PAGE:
Today, we see hypocritical politicians passing laws they've never read. We see the unilateral decisions of Barack Obama changing the duly passed, "settled law" of the Affordable Care Act to favor his cronies and union bosses. We see Congressional leaders on both sides of the aisle touting the fact that they will also be covered by ObamaCare while conveniently avoiding the subject of their under-the-table subsidies. We see this is "necessary" to preserve the crop of geniuses in Washington D.C. from experiencing a "brain drain" if forced to live under the law like the rest of us chumps. We see HHS Secretary Kathleen Sebelius who, as we have seen, will not only fill that role but also be the one to decide which pool of federal funding will be used to fund abortion.

We see, in other words, that all the N.I.C.E. guys are really just lying through their shiny white teeth.

Remember all the talk about "death panels" in ObamaCare? Well, given the ideology and bureaucratic impulses of our current cast of political characters, does anyone truly doubt that there will be rationing. When resources are limited and controlling costs is the reason the reform was pushed in the first place, this will be the inevitable result. Someone will be charged with responsibility of deciding who gets what. Someone like Mark Studdock.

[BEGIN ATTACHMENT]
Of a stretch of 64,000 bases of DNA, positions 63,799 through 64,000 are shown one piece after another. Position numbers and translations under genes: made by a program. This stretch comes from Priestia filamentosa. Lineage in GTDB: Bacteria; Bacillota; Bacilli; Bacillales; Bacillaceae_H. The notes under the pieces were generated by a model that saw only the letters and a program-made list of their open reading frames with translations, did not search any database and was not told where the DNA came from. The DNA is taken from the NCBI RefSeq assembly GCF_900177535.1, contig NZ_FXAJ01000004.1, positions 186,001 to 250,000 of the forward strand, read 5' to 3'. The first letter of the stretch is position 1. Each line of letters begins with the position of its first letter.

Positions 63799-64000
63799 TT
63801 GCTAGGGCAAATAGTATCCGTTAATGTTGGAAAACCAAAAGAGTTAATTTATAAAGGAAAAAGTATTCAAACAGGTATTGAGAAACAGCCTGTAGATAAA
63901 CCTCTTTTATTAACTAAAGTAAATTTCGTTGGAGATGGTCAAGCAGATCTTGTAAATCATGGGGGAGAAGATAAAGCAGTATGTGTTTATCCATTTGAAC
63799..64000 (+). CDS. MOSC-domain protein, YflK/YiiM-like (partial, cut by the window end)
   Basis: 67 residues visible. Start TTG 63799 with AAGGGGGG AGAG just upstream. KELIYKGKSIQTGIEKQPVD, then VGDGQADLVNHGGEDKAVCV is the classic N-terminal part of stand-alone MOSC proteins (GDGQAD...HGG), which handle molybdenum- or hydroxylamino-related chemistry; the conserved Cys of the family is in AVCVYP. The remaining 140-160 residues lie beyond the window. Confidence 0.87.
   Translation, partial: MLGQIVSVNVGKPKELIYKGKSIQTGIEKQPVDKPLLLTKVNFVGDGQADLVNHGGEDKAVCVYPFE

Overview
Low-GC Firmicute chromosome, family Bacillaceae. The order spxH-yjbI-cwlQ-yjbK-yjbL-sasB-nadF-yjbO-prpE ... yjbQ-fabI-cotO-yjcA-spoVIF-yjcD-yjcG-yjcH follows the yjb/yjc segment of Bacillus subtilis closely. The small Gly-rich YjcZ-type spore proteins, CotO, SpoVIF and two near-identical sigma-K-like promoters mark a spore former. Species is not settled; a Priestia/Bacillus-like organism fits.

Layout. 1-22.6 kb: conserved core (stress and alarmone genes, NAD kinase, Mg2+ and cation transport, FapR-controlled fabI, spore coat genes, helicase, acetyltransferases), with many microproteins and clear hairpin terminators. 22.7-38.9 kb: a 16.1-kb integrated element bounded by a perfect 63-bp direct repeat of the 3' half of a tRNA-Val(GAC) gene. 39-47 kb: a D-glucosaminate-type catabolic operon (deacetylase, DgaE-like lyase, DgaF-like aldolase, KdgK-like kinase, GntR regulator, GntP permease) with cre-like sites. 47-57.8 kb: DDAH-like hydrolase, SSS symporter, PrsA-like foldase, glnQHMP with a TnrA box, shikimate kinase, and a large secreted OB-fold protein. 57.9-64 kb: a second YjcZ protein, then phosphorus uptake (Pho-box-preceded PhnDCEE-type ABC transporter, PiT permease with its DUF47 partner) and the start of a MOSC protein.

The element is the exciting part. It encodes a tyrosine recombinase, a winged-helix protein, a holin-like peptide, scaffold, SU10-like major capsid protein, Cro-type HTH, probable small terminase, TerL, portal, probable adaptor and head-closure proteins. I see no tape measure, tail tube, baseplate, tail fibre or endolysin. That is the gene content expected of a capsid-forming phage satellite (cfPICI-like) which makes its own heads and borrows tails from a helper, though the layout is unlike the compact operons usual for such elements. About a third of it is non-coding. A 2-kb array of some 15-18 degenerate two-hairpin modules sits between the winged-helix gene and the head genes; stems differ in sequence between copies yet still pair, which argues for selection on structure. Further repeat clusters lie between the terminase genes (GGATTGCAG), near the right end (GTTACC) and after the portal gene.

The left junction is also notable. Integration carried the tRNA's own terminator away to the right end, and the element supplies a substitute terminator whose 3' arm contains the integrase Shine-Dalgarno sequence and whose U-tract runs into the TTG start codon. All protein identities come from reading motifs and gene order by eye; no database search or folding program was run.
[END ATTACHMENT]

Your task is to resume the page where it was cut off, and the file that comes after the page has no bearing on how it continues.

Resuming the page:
And that is a hideous strength to wield.

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Friday, November 22, 2013

Remembering Jack

Everyone who was alive 50 years ago probably remembers where they were and what they were doing on this date in 1963. It's a day that is emblazoned in our minds because it was the day that one of the greatest and most influential men in modern history died. Sadly, I didn't learn the significance of that day until nearly 30 years later. I'm still learning how much that man influenced my life and how indebted I, and many others, are to his life's work.

His friends called him Jack, but the man I'm talking about is not the man that you are probably hearing about in the news today.

His name was Clive Staples Lewis.

On the first day of classes in my Master's Degree program at Biola University, Craig Hazen welcomed us to the campus and asked us to go around the room for an introduction that included a short explanation for how and why we became interested enough in Christian Apologetics to enroll in the program we were just beginning. As I recall, there were about 28 of us in the room. Twenty five of us (me included) invoked the name of C. S. Lewis.

This was not, and is not, idolatry. Jack Lewis would reject and admonish the very thought of such a thing. It is simple respect and gratitude for the memory of the death of a great man and the enormous impact he had, and is still having, on this world.